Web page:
• 2x 14-pin headers for I/Os:
    • 8x digital I/O
    • 8x external interrupts (0, 1, 4, 5, 6, 7, 8, A1 -or 16-, A2 – or 17)
    • 7x analog inputs (8/10/12-bit ADC)
    • 1x analog out (10-bit DAC)
    • 12x PWM pins ((0, 1, 2, 3, 4, 5, 6, 7, 8, 10, A3 – or 18 -, A4 -or 19)
    • 1x UART, 1x SPI, 1x I2C
    • 3.3V operating voltage
    • DC Current per I/O Pin 7 mA
  • USB – 1x full speed micro USB device and embedded host
  • Misc – Reset button, LED
  • Power Supply
    • 5V via USB or VIN pin
    • 2x AA or AAA batteries good for up to 6 months (connected via green screw terminals)
  • Dimensions – 67.64 x 25 mm
  • Weight – 32 grams

Since the Sigfox module is limited to 868 MHz, the board can only be used in Europe, Africa, and Middle East. You’ll get 2-year free subscription to Sigfox network with the board (for up to 140 messages per day), as well as free access to Spot’it geolocation service that allows you to track the board without GPS or any extra hardware. How well that works will depend on the coverage in your area, and I could not find no accuracy information allowing us to compare it to GPS. Just like other Arduino board, MKRFOX1200 is fully open source hardware, and can be programmed with the Arduino IDE. You’ll find the full documentation in the Getting Started Guide.

Official Arduino boards are usually fairly expensive compared to the competition, but I find Arduino MKRFOX1200 to be pretty good value at 35 Euros (Select European website) considering you also get 2-year of Sigfox network access, and geolocation tracking.

STMicro Introduces STM32 LoRaWAN Discovery Board & I-NUCLEO-LWAN2 STM32 LoRa Expansion Board

February 21st, 2017 4 comments

STMicroelectronics and Mouser have launched two new products with LoRa connectivity: STM32 LoRaWAN Discovery Board with an STM32L072 ARM Cortex M0+ MCU and Semtech SX1276 transceiver, and I-NUCLEO-LRWAN1 STM32 LoRa expansion board for STM32 Nucleo boards with an STM32L052 MCU and Semtech SX1272 radio transceiver.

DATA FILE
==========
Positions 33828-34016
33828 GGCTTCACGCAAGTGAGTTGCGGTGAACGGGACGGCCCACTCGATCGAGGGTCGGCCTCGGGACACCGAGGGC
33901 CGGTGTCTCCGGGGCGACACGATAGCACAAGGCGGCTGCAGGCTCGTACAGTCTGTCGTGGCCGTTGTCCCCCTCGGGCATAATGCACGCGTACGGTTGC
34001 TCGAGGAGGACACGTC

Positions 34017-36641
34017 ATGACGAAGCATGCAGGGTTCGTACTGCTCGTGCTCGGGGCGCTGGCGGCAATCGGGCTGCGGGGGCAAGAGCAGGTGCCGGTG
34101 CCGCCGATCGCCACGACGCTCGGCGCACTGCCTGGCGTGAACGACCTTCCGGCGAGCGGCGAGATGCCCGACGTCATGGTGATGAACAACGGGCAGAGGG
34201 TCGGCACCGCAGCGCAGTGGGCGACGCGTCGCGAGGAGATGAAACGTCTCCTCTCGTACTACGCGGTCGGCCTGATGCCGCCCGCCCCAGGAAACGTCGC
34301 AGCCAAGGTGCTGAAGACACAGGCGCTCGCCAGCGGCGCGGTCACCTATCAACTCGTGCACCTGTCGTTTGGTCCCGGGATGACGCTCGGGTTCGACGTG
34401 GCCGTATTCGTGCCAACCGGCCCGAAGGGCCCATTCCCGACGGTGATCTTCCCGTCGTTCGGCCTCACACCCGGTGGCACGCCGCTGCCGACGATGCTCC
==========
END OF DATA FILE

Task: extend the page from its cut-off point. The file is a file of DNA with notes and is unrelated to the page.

STM32 LoRaWAN Discovery Board

Click to Enlarge

SigFox Launches Spot’it Low Cost GPS-Free IoT Geolocation Service

February 17th, 2017 2 comments

Asset tracking was traditionally done using a combination of cellular and GPS technology, and LPWAN standards like LoRa & Sigfox promised to lower the cost of communication and hardware while still relying on GPS technology, but Sigfox has just announced Spot’it geolocation service, which will get rid of GPS all together, and instead use radio signal strength analysis and deep learning techniques in order to provide location information both outdoors and indoors.

Key benefits listed by the company include:

  • Lowest-cost IoT location service – Spot’it does not require any additional hardware or software upgrades, and the device does not have to transmit more messages, meaning there is no impact on the solution operating cost for customers.
  • Low energy – Spot’it does not rely on energy intensive GPS technology, nor require additional processing or any more energy than what Sigfox-enabled devices already consume.
  • Enabled through a planetary network – Spot’it is embedded in Sigfox’s global network footprint and represents the first global IoT geolocation offer. This allows the simplification of global supply chain management: once a device is registered into the Sigfox Cloud, the geolocation service is available in all territories where the network is present.